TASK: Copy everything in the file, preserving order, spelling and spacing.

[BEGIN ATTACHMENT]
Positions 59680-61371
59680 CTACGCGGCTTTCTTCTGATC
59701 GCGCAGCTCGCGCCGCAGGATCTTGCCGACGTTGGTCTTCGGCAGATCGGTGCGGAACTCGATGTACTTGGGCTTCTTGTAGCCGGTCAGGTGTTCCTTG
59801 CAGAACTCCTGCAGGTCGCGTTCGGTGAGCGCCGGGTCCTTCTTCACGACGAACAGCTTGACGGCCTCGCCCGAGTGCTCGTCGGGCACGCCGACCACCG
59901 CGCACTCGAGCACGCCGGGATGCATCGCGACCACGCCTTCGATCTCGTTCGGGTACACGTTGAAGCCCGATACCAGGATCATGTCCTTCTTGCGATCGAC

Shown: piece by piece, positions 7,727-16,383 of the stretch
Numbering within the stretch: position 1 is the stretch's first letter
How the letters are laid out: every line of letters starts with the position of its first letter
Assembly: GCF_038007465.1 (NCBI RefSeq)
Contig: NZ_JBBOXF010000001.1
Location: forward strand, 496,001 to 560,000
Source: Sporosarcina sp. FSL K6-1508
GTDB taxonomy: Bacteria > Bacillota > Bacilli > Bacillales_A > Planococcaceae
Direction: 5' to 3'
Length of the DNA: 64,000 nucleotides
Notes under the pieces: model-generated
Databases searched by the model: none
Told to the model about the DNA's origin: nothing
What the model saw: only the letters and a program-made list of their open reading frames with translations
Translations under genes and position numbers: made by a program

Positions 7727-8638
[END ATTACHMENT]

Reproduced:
Positions 59680-61371
59680 CTACGCGGCTTTCTTCTGATC
59701 GCGCAGCTCGCGCCGCAGGATCTTGCCGACGTTGGTCTTCGGCAGATCGGTGCGGAACTCGATGTACTTGGGCTTCTTGTAGCCGGTCAGGTGTTCCTTG
59801 CAGAACTCCTGCAGGTCGCGTTCGGTGAGCGCCGGGTCCTTCTTCACGACGAACAGCTTGACGGCCTCGCCCGAGTGCTCGTCGGGCACGCCGACCACCG
59901 CGCACTCGAGCACGCCGGGATGCATCGCGACCACGCCTTCGATCTCGTTCGGGTACACGTTGAAGCCCGATACCAGGATCATGTCCTTCTTGCGATCGAC

Shown: piece by piece, positions 7,727-16,383 of the stretch
Numbering within the stretch: position 1 is the stretch's first letter
How the letters are laid out: every line of letters starts with the position of its first letter
Assembly: GCF_038007465.1 (NCBI RefSeq)
Contig: NZ_JBBOXF010000001.1
Location: forward strand, 496,001 to 560,000
Source: Sporosarcina sp. FSL K6-1508
GTDB taxonomy: Bacteria > Bacillota > Bacilli > Bacillales_A > Planococcaceae
Direction: 5' to 3'
Length of the DNA: 64,000 nucleotides
Notes under the pieces: model-generated
Databases searched by the model: none
Told to the model about the DNA's origin: nothing
What the model saw: only the letters and a program-made list of their open reading frames with translations
Translations under genes and position numbers: made by a program

Positions 7727-8638